This document defines two URI schemes. The first, 'duri' (standing for "dated URI"), identifies a resource as of a particular time. This allows explicit reference to the "time of retrieval", similar to the way in which bibliographic references containing URIs are often written. The second scheme, 'tdb' ( standing for "Thing Described By"), provides a way of minting URIs for anything that can be described, by the means of identifying a description as of a particular time. These schemes were posited as "thought experiments", and therefore this document is designated as Experimental.As far as I can tell, this proposal went nowhere, but it raises a question that is also raised by NFTs. What is the point of a link that is unlikely to continue to resolve to the expected content? Below the fold I explore this question.
I think there are two main reasons why duri: went nowhere:
- The duri: concept implies that Web content in general is not static, but it is actually much more dynamic than that. Even the duri: specification admits this:
There are many URIs which are, unfortunately, not particularly "uniform", in the sense that two clients can observe completely different content for the same resource, at exactly the same time.Personalization, advertisements, geolocation, watermarks, all make it very unlikely that either several clients accessing the same URI at the same time, or a single client accessing the same URI at different times, would see the same content.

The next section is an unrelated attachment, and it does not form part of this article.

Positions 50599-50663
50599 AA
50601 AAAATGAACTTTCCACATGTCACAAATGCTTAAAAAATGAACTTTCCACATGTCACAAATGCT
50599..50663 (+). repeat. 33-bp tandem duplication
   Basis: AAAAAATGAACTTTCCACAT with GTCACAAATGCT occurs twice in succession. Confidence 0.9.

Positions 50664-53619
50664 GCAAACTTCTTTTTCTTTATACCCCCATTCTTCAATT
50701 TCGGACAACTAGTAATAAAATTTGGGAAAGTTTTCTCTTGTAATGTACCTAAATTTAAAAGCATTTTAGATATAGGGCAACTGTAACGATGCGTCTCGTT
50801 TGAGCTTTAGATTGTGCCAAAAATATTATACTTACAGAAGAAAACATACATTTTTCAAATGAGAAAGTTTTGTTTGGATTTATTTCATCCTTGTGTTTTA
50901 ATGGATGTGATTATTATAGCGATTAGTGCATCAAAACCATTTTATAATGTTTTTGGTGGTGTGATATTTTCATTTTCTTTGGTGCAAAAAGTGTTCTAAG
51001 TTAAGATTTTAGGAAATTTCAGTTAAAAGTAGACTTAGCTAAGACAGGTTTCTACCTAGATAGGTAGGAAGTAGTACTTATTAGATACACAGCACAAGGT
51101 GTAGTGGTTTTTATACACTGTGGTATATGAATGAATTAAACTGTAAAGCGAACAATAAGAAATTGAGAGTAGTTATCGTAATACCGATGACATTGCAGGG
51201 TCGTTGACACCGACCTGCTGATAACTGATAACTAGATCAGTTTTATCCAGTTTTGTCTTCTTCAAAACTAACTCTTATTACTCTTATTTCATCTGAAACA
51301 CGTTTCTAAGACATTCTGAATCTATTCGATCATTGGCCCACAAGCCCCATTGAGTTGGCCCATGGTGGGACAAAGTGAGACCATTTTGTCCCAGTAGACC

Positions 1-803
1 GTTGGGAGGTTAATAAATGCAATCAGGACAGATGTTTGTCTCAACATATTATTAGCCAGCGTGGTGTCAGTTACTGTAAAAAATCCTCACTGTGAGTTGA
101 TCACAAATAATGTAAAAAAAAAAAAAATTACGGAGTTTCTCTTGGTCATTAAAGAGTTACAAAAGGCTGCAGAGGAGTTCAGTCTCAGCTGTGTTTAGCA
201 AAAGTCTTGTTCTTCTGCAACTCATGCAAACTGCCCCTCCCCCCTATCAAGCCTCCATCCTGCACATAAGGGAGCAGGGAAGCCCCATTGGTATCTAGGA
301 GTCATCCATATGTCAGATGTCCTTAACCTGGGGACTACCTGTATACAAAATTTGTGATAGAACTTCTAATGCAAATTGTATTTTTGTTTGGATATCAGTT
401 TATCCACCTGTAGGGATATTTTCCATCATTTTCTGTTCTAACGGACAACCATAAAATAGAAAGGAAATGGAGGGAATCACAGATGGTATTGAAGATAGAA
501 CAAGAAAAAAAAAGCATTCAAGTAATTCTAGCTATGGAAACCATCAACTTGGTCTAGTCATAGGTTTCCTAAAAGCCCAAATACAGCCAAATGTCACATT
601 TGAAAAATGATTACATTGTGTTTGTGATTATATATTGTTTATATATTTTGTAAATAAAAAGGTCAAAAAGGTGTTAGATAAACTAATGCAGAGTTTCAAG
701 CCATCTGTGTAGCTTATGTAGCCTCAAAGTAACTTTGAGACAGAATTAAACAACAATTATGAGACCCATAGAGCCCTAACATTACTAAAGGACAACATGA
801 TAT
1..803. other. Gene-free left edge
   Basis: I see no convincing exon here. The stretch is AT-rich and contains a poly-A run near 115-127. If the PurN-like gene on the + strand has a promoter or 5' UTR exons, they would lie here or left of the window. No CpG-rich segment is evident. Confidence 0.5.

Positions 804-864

- When this proposal was put forward in 2012, it was competing with a less elegant but much more useful competitor that had been in use for 16 years. The duri: specificartion admits that:
There are no direct resolution servers or processes for 'duri' or 'tdb' URIs. However, a 'duri' URI might be "resolvable" in the sense that a resource that was accessed at a point in time might have the result of that access cached or archived in an Internet archive service. See, for example, the "Internet Archive" projectBut the duri: URI doesn't provide the information needed to resolve to the "cached or archived" content. The Internet Archive's Wayback Machine uses URIs which, instead of the prefix duri:[datetime]: have the prefix https://web.archive.org/web/[datetime]/. This is more useful, both because browsers will actually resolve these URIs, and because they resolve to a service devoted to delivering the content of the URI at the specified time.
It is true that a user creating a Wayback Machine URL, perhaps using the "Save Page Now" button, would preserve the content accessed by the Wayback Machine's crawler. which might be different from that accessed by the user themselves. But the user could compare the two versions at the time of creation, and avoid using the created Wayback Machine URL if the differences were significant. Publishing a Wayback Machine URL carries an implicit warranty that the creator regarded any differences as insignificant.
The history of duri: suggests that there isn't a lot of point in "durable" URIs lacking an expectation that they will continue to resolve to the original content. NFTs have the expectation, but lack the mechanism necessary to satisfy the expectation.